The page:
New York City

Where Do New York City's Street Food Carts Go Each Night — And How Clean Are They Kept?

Carts kept next to dumpsters, food stored at improper temperatures, contamination and evidence of rats and mice were among all the violations found

What to Know

  • NYC food carts have been issued letter grades for nearly a year, but where they are cleaned, kept and often stocked is a mystery to many
  • The commissaries where they are stored are also issued letter grades, and the I-Team found many have dozens of violations
  • Carts kept next to dumpsters, food stored at improper temperatures, contamination and evidence of rats and mice were all violations found

While the New York City Department of Health has been issuing food carts grades for nearly a year, the garages where the carts are cleaned, stored and often stocked with food continue to be a mystery to hungry New Yorkers.

An investigation by the I-Team found that some of these commissaries have received dozens of violations — like food stored at improper temperatures, contamination and evidence of rats and mice.

Cart operator Jalal Hasanpoor has witnessed food carts parked next to dumpsters and carts swarmed with flies and mosquitoes, as well as encounters with owners who refuse to wash their carts at all.

“At other commissaries, the ground is pretty bad. When you enter in the garage, you see a lot of garbage,” said Hasanpoor. “They don’t wash their carts. There’s a lot of flies coming around those foods, it makes a lot of disease.”

NBC New York obtained thousands of commissary inspection records from the New York City Department of Health and Mental Hygiene. The data reflects three years from January 2016 through January 2019. There are roughly 130 mobile food vending commissaries and more than 5,000 food carts listed in NYC.

The commissary with the most violations is Golden Wholesale, LLC. on 39th St. in Manhattan, which amassed 85 violations in that three-year period.

The owner of Golden Wholesale, who asked not to be named, told NBC New York he tries to keep his commissary clean and always corrects violations promptly. He said cart owners often create the violations and Golden Wholesale gets unfairly blamed.

“You’re only as good as where you get the product from,” said John Murn, co-owner of M & J Commissary in Long Island City.

M&J Commissary had among the best ratings, with the I-Team finding just 6 violations unrelated to food storage over three years.

Murn believes food carts should also have to post the commissaries they use, right next to the cart’s grade or permit.

“If the cart has an A-rating and a commissary has an A-rating, me as a consumer, I feel great about it,” said Murn.

The city does require food carts have the name of their commissary with them at all times. But NBC New York discovered that few food carts could actually name which commissary they store their cart at or where the food might come from.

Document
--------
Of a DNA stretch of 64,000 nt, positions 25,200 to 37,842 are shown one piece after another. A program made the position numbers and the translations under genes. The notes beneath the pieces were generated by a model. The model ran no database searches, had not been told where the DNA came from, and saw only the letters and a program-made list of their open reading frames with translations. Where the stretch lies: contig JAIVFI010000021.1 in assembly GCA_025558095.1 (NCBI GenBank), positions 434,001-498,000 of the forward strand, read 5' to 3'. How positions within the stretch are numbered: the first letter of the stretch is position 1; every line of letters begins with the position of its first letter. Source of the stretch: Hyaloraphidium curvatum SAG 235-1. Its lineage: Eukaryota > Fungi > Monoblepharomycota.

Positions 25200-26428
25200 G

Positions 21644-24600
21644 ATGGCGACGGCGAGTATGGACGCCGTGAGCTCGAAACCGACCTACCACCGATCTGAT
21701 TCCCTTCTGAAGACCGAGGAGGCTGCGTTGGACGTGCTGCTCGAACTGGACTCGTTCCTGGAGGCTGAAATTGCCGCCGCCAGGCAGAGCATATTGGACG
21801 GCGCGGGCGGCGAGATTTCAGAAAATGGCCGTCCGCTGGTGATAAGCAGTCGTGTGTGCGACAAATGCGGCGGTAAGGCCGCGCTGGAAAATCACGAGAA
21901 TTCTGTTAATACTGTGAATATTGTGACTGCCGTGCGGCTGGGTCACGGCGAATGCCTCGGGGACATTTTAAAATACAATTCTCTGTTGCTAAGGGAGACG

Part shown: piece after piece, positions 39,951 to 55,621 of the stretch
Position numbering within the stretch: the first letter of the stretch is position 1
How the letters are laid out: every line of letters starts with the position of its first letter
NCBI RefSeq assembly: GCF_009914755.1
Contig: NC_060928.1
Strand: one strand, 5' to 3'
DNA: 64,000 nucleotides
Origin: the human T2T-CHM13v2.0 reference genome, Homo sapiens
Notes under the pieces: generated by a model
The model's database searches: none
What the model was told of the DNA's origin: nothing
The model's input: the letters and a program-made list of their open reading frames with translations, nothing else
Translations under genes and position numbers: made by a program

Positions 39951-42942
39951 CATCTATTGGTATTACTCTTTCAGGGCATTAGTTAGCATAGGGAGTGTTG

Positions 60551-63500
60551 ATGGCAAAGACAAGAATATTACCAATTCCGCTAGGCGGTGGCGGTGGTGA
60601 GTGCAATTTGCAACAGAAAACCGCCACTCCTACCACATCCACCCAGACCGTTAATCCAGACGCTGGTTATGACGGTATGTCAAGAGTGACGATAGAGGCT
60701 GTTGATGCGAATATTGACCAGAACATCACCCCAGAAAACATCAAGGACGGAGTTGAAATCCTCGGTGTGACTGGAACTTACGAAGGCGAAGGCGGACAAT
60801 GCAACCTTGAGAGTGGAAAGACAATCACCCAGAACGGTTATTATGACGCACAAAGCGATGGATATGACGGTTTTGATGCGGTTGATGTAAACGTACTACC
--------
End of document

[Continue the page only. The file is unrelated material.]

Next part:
Out of the seven vendors that spoke with NBC New York, only two had documents with their commissary’s name.

According to the inspection records obtained by NBC, those two commissaries had 28 violations each, including evidence of mice and roaches during that same three-year period. Both were among the 25 commissaries with the most violations.

The only other way to find out what commissary a cart uses is to follow them. NBC New York followed one cart from Manhattan Commissary Inc., to the corner of West 39th Street and Broadway. The cart had a gas tank and an unsecured sack of onions on its roof.

According to inspection records, Manhattan Commissary had 48 violations including not providing proper sanitization for washing utensil ware, as well as evidence of mice, roaches and flying insects present in facility.

Manhattan Commissary, Inc. did not respond to multiple requests for comment from NBC New York.

“As a native New Yorker who occasionally enjoys a quick bite from a food cart, I think that’s pretty disgusting,” said Queens resident Keisha Coursey.

City officials tell NBC New York that a searchable website is currently underway, which will “include information about the commissary for that cart or truck and provide results for the most recent commissary inspection.”

The New York City Department of Health and Mental Hygiene declined interview requests.

But in an official statement, the department’s spokesperson says, “The NYC Health Department promotes the health and safety of all New Yorkers, in part, by monitoring the food safety practices of food carts and trucks – and the commissaries where they are serviced daily. We are committed to helping all food carts and trucks achieve an “A” and assisting commissaries in maintaining safe and clean environments.”

According to Murn, the most efficient solution will stem from honesty between all parties involved.

“It’s got to be total transparency. Without total transparency in food, you don’t know exactly what you’re getting.”

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